I agree that we must be very careful about who is permitted to enter the United States, but I object to the president’s Syrian refugee plan for a very different reason.
The horrific attacks in Paris on Friday have, predictably, led to much overreaction and demands that we do more of the exact things that radicalize people and make them want to attack us.
Last week, Federal Reserve Chair Janet Yellen hinted that the Federal Reserve Board will increase interest rates at the board’s December meeting. However, there are several reasons to doubt that the Fed will increase rates anytime in the near future.
As might be expected, the “Benghazi Committee” hearings have proven not much more than a means for each party to grandstand for political points. In fact, I would call these congressional hearings “too much, too late.”
Cutting up its credit card is the only way to make Congress reduce spending. Anyone who doubts this should listen to the bipartisan whining over how sequestration has so drastically reduced spending that there is literally nothing left to cut.
Political reaction to the recent Oregon school shooting stands in stark contrast to the reaction to the U.S. military’s bombing of an Afghanistan hospital run by the international humanitarian (and Nobel Peace Prize winning) group Doctors Without Borders.
I cannot cheer the bombs, whether they are Russian bombs or U.S. bombs or French or British bombs. I do not believe a terrorist group created by foreign intervention in the region will be solved by more foreign intervention in the region. Bombs represent a total failure of policy.
Just as few understood the role our interventionist foreign policy played in the Sept. 11 attacks, few in Congress understood that the 2008 meltdown was caused by the Federal Reserve and Congress, not by unregulated capitalism.
Is the current refugee crisis gripping the European Union “all America’s fault?” That is how my critique of U.S. foreign policy was characterized in a recent interview on the Fox Business Channel. I do not blame the host for making this claim, but I think it is important to clarify the point.
Congress spent the majority of last week trying to void the Iranian nuclear agreement. This effort was spearheaded by those who think the U.S. should waste trillions of dollars on another no-win Middle East war.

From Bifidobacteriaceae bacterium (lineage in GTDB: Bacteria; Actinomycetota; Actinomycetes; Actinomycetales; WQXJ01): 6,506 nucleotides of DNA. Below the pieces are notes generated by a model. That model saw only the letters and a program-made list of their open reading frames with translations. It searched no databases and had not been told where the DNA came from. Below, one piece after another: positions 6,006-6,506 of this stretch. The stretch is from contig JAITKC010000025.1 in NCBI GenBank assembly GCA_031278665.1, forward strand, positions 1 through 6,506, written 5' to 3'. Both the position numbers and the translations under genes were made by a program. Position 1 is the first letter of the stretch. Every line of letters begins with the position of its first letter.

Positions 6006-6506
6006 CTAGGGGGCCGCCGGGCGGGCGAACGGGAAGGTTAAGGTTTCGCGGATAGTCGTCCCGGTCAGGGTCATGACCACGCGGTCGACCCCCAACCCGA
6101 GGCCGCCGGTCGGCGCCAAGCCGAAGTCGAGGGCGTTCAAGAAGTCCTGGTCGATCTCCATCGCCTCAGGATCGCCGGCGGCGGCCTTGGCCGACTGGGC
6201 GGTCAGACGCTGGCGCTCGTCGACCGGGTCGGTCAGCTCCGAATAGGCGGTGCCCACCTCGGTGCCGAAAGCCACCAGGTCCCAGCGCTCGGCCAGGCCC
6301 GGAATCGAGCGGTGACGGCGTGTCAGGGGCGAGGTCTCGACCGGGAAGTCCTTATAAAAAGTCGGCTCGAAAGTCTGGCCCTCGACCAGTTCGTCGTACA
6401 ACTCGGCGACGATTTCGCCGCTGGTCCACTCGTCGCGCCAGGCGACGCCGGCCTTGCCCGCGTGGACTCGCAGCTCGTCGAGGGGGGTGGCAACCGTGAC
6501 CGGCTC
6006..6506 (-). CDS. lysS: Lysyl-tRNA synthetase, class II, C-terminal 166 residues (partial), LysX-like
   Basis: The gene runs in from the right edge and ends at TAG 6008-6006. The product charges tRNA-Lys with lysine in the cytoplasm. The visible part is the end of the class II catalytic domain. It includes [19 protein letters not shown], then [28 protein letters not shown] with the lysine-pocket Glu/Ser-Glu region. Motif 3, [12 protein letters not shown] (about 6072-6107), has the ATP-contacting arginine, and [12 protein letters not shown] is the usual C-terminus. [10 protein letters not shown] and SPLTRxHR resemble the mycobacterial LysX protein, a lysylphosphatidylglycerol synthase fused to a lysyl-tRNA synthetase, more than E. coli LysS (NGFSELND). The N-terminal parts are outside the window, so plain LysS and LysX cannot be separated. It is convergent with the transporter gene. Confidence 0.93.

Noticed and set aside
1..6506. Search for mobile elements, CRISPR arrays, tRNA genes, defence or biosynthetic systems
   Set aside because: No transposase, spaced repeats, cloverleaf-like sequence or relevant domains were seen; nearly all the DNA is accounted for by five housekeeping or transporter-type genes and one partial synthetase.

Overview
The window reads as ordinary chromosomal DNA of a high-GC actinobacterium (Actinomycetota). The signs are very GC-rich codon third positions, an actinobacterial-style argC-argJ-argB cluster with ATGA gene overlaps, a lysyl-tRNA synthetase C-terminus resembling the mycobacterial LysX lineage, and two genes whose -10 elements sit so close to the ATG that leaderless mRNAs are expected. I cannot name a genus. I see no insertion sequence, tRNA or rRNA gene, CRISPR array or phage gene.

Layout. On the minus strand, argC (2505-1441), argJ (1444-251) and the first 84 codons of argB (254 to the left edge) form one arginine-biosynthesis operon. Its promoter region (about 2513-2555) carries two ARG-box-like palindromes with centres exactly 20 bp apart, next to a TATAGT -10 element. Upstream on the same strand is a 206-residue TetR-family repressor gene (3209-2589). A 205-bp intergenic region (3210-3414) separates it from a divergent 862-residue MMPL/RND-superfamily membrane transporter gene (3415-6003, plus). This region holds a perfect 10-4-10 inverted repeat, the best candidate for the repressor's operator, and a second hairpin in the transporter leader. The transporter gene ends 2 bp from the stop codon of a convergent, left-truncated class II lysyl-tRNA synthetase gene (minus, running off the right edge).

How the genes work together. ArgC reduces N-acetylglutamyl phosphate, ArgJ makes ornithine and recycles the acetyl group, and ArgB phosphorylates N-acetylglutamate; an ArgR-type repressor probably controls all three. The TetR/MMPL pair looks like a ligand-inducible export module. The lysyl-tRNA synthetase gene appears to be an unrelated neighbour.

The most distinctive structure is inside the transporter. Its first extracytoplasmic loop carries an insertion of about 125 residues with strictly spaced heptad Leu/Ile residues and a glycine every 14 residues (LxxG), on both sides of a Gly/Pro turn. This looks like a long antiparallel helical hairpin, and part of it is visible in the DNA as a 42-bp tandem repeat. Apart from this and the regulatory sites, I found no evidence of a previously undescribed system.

Last week, tens of thousands of migrants entered the European Union via Hungary, demanding passage to Germany. While the media focus on the human tragedy of so many people uprooted and traveling in dangerous circumstances, there is very little attention given to the events that led them to leave their countries.
The Federal Reserve’s inflationary policies distort the economy, creating bubbles, which in turn create a booming stock market and the illusion of widespread prosperity. Inevitably, the bubble bursts, the market crashes and the economy sinks into a recession.
What should be done with the estimated 15 million people living in the United States without the legal right to be here? It seems most politicians and many Americans come down on one or the other extreme.
There is no meaningful distinction between civil and economic liberties. A true friend of the free society defends both civil and economic liberties.
Among the items awaiting Congress when it returns from its August break is reconciling competing House and Senate bills reauthorizing No Child Left Behind. An examination of both bills shows that both provide local schools with only limited relief from a few federal mandates.
A Congress that truly cared about the Constitution would end all federal funding for abortion and pass legislation restricting federal jurisdiction over abortion, thus returning the issue to the states.
Last week, retired Gen. Wesley Clark, who was NATO commander during the U.S. bombing of Serbia, proposed that “disloyal Americans” be sent to internment camps for the “duration of the conflict.” He called for the government to identify people most likely to be radicalized so we can “cut this off at the beginning.” That sounds like “pre-crime.”
The Greek crisis provides a look into what awaits the United States unless we stop overspending on warfare and welfare and restore a sound monetary system.
We shouldn’t be too optimistic about truly establishing normal relations with Cuba until we understand how relations became so abnormal in the first place.
By ruling for the government in the case of King v. Burwell, the Supreme Court once again tied itself into rhetorical and logical knots to defend Obamacare.
The U.S. government is desperately trying to cling to the notion of a unipolar world, with the United States at its center dictating foreign affairs and monetary policy while its client states dutifully carry out instructions.
An increasing number of conservatives are realizing that the death penalty is inconsistent with both fiscal and social conservatism. These conservatives are joining with libertarians and liberals in a growing anti-death penalty coalition.
George Soros will use his influence in the U.S. government to put the American people on the hook for a bankrupt Ukraine — forcing us to pay for weapons, more military training and Ukraine’s crippling debt.